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01.12.2018 | Research article | Ausgabe 1/2018 Open Access

BMC Complementary Medicine and Therapies 1/2018

Terminalia chebula extract prevents scopolamine-induced amnesia via cholinergic modulation and anti-oxidative effects in mice

Zeitschrift:
BMC Complementary Medicine and Therapies > Ausgabe 1/2018
Autoren:
Min-Soo Kim, Dong Young Lee, Jun Lee, Hyun Woo Kim, Sang Hyun Sung, Jung-Soo Han, Won Kyung Jeon
Wichtige Hinweise

Electronic supplementary material

The online version of this article (https://​doi.​org/​10.​1186/​s12906-018-2212-y) contains supplementary material, which is available to authorized users.

Abstract

Background

Terminalia chebula Retz. (Combretaceae) is a traditional herbal medicine that is widely used in the treatment of diabetes, immunodeficiency diseases, and stomach ulcer in Asia. However, the anti-amnesic effect of T. chebula has not yet been investigated. The present study was designed to determine whether T. chebula extract (TCE) alleviates amnesia induced by scopolamine in mice. We also investigated possible mechanisms associated with cholinergic system and anti-oxidant effects.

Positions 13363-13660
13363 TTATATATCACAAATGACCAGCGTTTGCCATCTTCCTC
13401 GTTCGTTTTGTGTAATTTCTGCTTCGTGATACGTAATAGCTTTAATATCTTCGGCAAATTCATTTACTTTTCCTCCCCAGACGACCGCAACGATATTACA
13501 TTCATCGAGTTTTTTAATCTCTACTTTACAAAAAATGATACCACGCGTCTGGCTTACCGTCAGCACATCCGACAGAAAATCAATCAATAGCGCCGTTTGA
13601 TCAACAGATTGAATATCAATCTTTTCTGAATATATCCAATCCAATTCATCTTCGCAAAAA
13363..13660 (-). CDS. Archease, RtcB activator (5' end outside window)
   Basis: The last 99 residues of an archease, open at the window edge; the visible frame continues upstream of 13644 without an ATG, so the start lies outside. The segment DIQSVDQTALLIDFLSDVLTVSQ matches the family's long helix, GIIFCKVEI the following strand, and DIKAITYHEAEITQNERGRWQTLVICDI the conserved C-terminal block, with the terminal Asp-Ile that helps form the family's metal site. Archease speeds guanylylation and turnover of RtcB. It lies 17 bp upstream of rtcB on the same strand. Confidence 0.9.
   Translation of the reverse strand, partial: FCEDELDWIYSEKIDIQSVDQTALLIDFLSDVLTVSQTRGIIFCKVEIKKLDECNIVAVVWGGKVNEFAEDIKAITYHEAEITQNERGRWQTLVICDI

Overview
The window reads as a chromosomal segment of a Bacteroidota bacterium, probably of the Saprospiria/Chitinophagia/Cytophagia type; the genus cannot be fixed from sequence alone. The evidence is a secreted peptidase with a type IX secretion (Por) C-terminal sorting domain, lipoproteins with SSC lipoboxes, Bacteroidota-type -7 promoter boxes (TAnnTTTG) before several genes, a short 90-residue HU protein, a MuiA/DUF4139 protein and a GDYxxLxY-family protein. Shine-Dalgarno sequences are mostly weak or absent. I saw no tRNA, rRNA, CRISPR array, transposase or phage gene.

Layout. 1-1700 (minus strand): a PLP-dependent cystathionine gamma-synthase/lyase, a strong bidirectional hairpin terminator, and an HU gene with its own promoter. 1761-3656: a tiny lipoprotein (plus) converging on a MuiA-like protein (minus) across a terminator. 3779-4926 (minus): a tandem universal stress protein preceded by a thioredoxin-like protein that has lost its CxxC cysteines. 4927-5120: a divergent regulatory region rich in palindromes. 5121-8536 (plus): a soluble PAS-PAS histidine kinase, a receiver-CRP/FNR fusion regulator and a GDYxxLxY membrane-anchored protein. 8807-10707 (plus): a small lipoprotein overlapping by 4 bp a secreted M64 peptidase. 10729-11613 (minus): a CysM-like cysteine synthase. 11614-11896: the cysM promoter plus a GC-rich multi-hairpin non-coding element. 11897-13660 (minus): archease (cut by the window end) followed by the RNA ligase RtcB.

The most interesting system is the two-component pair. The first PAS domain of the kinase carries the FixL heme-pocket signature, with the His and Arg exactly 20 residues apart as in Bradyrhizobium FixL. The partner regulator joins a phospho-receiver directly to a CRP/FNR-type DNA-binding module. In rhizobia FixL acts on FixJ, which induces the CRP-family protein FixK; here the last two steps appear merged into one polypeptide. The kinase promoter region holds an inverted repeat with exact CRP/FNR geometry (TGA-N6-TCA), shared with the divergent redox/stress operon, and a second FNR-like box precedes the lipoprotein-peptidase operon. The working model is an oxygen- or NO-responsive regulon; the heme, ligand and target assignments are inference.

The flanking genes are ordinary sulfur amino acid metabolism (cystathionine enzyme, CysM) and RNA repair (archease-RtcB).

Methods

TCE (100 or 200 mg/kg) was orally administered to mice for fourteen days (days 1–14), and scopolamine was intraperitoneally injected to induce memory impairment for seven days (days 8–14). Learning and memory status were evaluated using the Morris water maze. Hippocampal levels of acetylcholine (ACh), acetylcholinesterase (AChE) and choline acetyltransferase (ChAT) were measured ex vivo. Levels of reactive oxygen species (ROS), nitric oxide (NO), and malondialdehyde (MDA) in the hippocampus were also examined.

Results

In the Morris water maze task, TCE treatment reversed scopolamine-induced learning and memory deficits in acquisition and retention. TCE reduced hippocampal AChE activities and increased ChAT and ACh levels in the scopolamine-induced model. Moreover, TCE treatment suppressed scopolamine-induced oxidative damage by ameliorating the increased levels of ROS, NO, and MDA.

Conclusion

These findings suggest that TCE exerts potent anti-amnesic effects via cholinergic modulation and anti-oxidant activity, thus providing evidence for its potential as a cognitive enhancer for amnesia.
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